Al Unser won three races in 1976 in the Parnelli VPJ6B-Cosworth; for 1977, McLaren modified an M23 F1 chassis for a DFX installation and was very successful with its M24 in USAC Racing. A year later, Penske Racing turned its PC4-DFV F1 contender into the PC6-Cosworth, winning many races in 1978 and '79. After a 60-year run, the Offenhauser four-cylinder was finally obsolete. By 1981, Cosworth powered 30 of 33 cars in the Indianapolis 500 field.
On the chassis side, March enjoyed similar dominance in the early 1980s, peaking with 30 of 33 cars in the 1984 race, including winner Rick Mears.
March cars won every year at Indy from 1983-87, but competition returned in the latter half of the decade, with Lola claiming the lion's share of the chassis market by 1988. Penske Cars, based in Poole, England, won at Indianapolis in 1981 before a dry spell in the mid-80s, but bounced back to claim Indy 500 victories in 1988 and '89.
The Cosworth DFX was finally vanquished as well. A pair of former Cosworth engineers named Mario Illien and Paul Morgan teamed up to form Ilmor Engineering.
They formed a partnership with Roger Penske and General Motors that resulted in a Chevrolet-badged Ilmor engine for Indy car competition that debuted in 1986. Penske Racing did the development work on the new engine but it was made available to other competitors in 1987.
Mario Andretti dominated the '87 Indianapolis 500, but his bad luck returned; by backing off to save his equipment, Andretti put the engine into a vibration zone that eventually caused a valve spring to fail with 20 laps remaining.
That wasn't Mario's only Indy disappointment in the '80s. He was at the center of the disputed 1981 race -- in fact, after finishing second to Bobby Unser, he was declared the victor when the Official Results were posted the next morning because Unser was judged guilty of passing a line of cars under caution.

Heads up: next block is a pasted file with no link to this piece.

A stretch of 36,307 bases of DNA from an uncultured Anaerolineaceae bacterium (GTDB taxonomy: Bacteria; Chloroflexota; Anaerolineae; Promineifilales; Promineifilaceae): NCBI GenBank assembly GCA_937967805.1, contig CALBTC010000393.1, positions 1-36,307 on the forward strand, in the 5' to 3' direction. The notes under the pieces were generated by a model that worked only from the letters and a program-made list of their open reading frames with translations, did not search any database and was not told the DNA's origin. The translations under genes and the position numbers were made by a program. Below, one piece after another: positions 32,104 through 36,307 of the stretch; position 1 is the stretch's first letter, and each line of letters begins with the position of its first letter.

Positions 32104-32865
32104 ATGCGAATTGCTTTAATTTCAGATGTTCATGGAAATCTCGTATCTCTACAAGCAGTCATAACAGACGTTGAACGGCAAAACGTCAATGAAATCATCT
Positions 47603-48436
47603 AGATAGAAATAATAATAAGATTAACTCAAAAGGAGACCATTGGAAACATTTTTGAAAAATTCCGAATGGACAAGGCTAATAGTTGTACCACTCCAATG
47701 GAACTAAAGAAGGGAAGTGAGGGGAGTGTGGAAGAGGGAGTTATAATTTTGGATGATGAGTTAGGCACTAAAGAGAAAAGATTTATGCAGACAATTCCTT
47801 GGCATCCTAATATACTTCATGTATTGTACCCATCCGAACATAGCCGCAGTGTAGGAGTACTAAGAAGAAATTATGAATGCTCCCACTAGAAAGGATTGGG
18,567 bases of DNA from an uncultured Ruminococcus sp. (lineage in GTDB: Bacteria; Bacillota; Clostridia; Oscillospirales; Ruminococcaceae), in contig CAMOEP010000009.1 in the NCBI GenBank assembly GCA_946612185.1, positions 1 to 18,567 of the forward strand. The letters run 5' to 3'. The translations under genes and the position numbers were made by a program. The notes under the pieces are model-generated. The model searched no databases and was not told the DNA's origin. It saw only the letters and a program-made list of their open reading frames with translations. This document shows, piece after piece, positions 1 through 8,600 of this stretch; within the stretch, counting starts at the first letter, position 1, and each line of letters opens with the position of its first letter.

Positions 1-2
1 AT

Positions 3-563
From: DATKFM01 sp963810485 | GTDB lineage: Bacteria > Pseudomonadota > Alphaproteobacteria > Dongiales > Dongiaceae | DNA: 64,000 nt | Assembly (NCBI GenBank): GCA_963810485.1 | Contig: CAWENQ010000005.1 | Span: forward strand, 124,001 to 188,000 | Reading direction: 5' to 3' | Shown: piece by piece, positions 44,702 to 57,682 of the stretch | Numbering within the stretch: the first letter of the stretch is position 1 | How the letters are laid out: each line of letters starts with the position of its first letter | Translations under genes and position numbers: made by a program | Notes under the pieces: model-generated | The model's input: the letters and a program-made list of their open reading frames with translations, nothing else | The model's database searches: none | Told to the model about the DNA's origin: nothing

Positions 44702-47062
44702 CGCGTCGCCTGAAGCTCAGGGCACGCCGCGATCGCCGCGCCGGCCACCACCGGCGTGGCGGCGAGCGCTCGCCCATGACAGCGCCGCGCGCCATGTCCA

But 138 days later, on Oct. 9, the decision was reversed in Unser's favor by a three-man USAC appeal board and the driver was fined $40,000.
In 1985, Andretti's heartbreak came on the track. He was leading at the 120-lap mark of the 500 when Danny Sullivan spun while trying to pass in Turn 1. Sullivan kept his car off the wall, pitted for tires during the yellow flag he caused, then executed a clean pass on Andretti 20 laps later and drove away for the win.
Sullivan's famous "Spin and Win" marked the last time that Indy cars appeared on the cover of Sports Illustrated magazine.
There were other classic stories made at the Indianapolis 500 in the 1980s. Al Unser started May 1987 on the sidelines, but he ended the month as the second four-time winner of the Indianapolis 500, having driven to victory in a backup entry that had been serving as a show car in a Pennsylvania hotel lobby.